‘We may be together for another six months—a year—there’s no knowing. At the end we’re certain to be apart. Do you realize how utterly alone we shall be? When once they get hold of us there will be nothing, literally nothing, that either of us can do for the other. If I confess, they’ll shoot you, and if I refuse to confess, they’ll shoot you just the same. Nothing that I can do or say, or stop myself from saying, will put off your death for as much as five minutes. Neither of us will even know whether the other is alive or dead. We shall be utterly without power of any kind. The one thing that matters is that we shouldn’t betray one another, although even that can’t make the slightest difference.’

‘If you mean confessing,’ she said, ‘we shall do that, right enough. Everybody always confesses. You can’t help it. They torture you.’

‘I don’t mean confessing. Confession is not betrayal. What you say or do doesn’t matter: only feelings matter. If they could make me stop loving you—that would be the real betrayal.’

She thought it over. ‘They can’t do that,’ she said finally. ‘It’s the one thing they can’t do. They can make you say anything—anything—but they can’t make you believe it. They can’t get inside you.’

‘No,’ he said a little more hopefully, ‘no; that’s quite true. They can’t get inside you. If you can feel that staying human is worth while, even when it can’t have any result whatever, you’ve beaten them.’

and:

‘I betrayed you,’ she said baldly.
'I betrayed you,’ he said. 
She gave him another quick look of dislike.

'Sometimes,’ she said, 'they threaten you with something – something you can’t stand up to, can’t even think about. And then you say, “Don’t do it to me, do it to somebody else, do it to So-and-so.” And perhaps you might pretend, afterwards, that it was only a trick and that you just said it to make them stop and didn’t really mean it. But that isn’t true. At the time when it happens you do mean it. You think there’s no other way of saving yourself, and you’re quite ready to save yourself that way. You want it to happen to the other person. You don’t give a damn what they suffer. All you care about is yourself.’

'All you care about is yourself,’ he echoed.

'And after that, you don’t feel the same towards the other person any longer.’

'No,’ he said, 'you don’t feel the same.’

also that the state might possess the absolute power to crush your sense of self / everything you thought you knew and believed in 

'they can’t get inside you,’ she had said. but they could get inside you. 'what happens to you here is for ever’ o'brien had said. that was a true word. there were things, your own acts, from which you could not recover. something was killed in your breast: burnt out, cauterized out.

i dreamt about doublethink last night or a night ago i think

a lot of the parts of this book i liked best were the parts after winston met julia / descriptive mostly / going to type out the parts i underlined 

“there were times when the fact of impending death seemed as palpable as the bed they lay on, and they would cling together with a sort of despairing sensuality, like a damned soul grasping at his last morsel of pleasure when the clock is within five minutes of striking. but there were also times when they had the illusion not only of safety but of permanence.”

and 

“spinning out of a present that had no future seemed an unconquerable justice, just as one’s lungs will always draw the next breath so long as there is air available”

#ldrquotes

“But she only questioned the teachings of the Party when they in some way touched upon her own life. Often she was ready to accept the official mythology, simply because the difference between truth and falsehood did not seem important to her.”

this quote was interesting because i’ve felt this way, or felt like i only was interested in things that seemed to have a personal relation to my life and had no interest otherwise / i feel like it’s an incongruence within my beliefs that i have yet to fully understand/analyze (although one can always claim that relevance is individually defined) / i don’t think though, it’s because the difference between what’s true and false does not seem important to me / but i feel like a lot of the time discussions revolve around things that are false & false, or that it makes no difference to my life, if one or the other is proven to be true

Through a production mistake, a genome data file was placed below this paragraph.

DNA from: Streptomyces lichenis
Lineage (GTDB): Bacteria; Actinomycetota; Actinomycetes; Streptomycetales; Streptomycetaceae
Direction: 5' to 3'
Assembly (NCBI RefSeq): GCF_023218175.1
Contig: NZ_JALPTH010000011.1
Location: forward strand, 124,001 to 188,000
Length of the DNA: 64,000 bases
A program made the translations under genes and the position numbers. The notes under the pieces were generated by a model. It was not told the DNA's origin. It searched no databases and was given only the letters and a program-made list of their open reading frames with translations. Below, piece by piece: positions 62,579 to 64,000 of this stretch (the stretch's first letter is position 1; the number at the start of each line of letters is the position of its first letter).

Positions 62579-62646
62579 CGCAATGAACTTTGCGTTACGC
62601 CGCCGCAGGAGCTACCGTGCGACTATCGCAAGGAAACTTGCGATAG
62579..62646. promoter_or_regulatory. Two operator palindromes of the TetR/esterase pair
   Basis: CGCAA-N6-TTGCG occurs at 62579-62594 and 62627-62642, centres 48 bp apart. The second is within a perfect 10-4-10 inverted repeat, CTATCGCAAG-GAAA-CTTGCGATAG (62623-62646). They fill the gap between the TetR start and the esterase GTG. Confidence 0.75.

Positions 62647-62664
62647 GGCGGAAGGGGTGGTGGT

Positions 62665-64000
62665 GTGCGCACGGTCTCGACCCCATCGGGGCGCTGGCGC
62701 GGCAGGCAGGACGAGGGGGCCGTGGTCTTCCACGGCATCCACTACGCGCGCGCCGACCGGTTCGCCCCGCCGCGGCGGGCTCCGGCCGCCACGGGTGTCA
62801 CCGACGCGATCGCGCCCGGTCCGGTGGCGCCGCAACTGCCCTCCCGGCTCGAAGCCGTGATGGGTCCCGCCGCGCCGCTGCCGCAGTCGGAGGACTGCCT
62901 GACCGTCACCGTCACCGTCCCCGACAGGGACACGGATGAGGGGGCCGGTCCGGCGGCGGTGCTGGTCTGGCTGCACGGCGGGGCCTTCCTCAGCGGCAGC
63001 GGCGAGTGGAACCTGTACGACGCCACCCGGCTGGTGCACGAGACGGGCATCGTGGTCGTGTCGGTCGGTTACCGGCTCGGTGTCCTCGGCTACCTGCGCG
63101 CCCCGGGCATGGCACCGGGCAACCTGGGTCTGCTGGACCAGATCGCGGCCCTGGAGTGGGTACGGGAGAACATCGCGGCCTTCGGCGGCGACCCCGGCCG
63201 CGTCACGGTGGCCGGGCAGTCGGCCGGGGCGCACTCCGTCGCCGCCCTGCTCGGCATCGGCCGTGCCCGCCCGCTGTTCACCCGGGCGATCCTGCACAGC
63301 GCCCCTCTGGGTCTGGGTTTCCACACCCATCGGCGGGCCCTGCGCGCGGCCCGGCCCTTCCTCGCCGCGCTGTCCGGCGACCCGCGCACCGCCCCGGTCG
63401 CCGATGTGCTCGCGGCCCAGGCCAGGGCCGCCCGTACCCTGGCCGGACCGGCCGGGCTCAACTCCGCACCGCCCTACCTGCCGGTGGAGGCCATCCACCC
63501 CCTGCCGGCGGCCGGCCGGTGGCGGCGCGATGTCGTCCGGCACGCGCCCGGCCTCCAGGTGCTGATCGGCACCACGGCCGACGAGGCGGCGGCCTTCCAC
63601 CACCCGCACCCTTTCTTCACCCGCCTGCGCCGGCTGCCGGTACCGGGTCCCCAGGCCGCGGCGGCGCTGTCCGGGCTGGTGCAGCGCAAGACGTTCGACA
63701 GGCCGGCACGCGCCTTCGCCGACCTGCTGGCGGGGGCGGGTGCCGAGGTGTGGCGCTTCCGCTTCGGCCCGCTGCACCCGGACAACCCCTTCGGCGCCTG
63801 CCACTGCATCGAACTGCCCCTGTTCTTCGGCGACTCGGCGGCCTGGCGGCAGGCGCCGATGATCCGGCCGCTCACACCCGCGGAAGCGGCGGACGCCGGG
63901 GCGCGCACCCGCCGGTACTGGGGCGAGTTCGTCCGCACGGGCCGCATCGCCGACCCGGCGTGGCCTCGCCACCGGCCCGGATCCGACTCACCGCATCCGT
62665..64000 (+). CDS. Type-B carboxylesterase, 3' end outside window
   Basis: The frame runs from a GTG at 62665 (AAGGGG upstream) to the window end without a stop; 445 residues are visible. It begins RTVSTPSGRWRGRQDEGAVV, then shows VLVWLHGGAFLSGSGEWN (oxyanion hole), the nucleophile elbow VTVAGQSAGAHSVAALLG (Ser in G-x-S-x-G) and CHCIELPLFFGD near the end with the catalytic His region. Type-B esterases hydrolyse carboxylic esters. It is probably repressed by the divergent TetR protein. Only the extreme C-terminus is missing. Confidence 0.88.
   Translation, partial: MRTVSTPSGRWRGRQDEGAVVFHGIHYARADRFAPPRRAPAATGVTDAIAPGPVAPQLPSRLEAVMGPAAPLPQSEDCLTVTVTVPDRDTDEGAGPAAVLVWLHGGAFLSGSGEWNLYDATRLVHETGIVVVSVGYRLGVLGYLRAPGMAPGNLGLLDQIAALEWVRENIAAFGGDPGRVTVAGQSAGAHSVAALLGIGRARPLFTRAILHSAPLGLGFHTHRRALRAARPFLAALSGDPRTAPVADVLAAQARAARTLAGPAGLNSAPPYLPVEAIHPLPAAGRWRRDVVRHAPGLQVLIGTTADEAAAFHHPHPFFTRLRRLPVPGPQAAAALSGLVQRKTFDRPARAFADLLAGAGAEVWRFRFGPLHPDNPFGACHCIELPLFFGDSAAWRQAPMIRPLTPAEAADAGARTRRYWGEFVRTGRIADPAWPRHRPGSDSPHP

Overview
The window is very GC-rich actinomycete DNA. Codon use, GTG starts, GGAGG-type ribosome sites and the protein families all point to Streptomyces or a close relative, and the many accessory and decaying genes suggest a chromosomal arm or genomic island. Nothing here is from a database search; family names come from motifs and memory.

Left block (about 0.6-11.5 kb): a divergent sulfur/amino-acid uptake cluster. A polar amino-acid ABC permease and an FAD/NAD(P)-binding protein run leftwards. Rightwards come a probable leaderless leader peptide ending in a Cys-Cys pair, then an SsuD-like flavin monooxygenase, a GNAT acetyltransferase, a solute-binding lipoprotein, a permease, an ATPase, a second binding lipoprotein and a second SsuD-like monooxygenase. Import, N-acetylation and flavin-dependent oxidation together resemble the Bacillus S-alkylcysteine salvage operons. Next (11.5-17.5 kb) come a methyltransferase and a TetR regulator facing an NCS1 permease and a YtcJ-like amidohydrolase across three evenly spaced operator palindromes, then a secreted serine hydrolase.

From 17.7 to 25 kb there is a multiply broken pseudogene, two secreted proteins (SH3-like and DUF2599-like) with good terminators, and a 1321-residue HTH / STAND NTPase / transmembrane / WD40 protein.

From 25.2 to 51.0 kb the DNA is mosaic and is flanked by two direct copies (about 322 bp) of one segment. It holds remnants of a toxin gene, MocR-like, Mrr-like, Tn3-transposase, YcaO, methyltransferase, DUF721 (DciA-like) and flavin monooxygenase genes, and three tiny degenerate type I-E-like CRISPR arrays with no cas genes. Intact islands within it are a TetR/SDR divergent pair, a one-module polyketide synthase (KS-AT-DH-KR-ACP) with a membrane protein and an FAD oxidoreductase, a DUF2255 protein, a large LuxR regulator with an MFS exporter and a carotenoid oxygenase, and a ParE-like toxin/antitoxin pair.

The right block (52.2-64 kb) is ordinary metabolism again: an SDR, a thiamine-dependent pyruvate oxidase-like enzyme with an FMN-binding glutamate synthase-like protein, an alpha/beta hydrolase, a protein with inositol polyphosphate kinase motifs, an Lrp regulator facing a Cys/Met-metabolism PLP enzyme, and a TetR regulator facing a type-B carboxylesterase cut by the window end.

julia is interesting to me as a foil because she at first seems to be a possible co-conspirator for winston’s desire to instigate reform or revolution but turns out to have a shallow understanding of what it means to rebel; it also seems like (?) the only rules she is interested in breaking are those that regard sex — also this was funny

“if he persisted in talking of such subjects, she had a disconcerting habit of falling asleep”

 i really liked when winston talked about the value of primitive emotions/what you have left to hold onto / how emotions are most important

 and yet she had possessed a kind of nobility, a kind of purity, simply because the standards that she obeyed were private ones. Her feelings were her own, and could not be altered from outside

&

The terrible thing that the Party had done was to persuade you that mere impulses, mere feelings, were of no account, while at the same time robbing you of all power over the material world. When once you were in the grip of the Party, what you felt or did not feel, what you did or refrained from doing, made literally no difference. Whatever happened you vanished, and neither you nor your actions were ever heard of again. You were lifted clean out of the stream of history. And yet to the people of only two generations ago this would not have seemed all-important, because they were not attempting to alter history. They were governed by private loyalties which they did not question. What mattered were individual relationships, and a completely helpless gesture, an embrace, a tear, a word spoken to a dying man, could have value in itself. 

could probably spend a lot more time thinking about this but i have to get back to work

finished: 7th august 2013

Has anyone read these books?

I’m going for the theme tragedy for english genre study in school and I need one more book. Has anyone read any of these? / would you recommend them?

  • Night by Elie Wiesel
  • The Road by Cormac McCarthy
  • 1984 by George Orwell
  • Jude the Obscure by Thomas Hardy
  • The Great Gatsby by F. Scott Fitzgerald
George Orwell’s Nineteen Eighty-four (books by this author) was published on this date in 1949. Nineteen Eighty-four begins with the famous line: “It was a bright cold day in April, and the clocks were striking thirteen.” Orwell wrote most of the novel on the island of Jura in the Scottish Hebrides; grieving the loss of his wife and overwhelmed with all the demands on his time that arose from the success of Animal Farm (1945), he retreated there with his son. The weather was bad, and so he stayed inside and wrote. He kept on with the book even as he became more and more ill with tuberculosis. He died in 1950, less than a year after the book was published.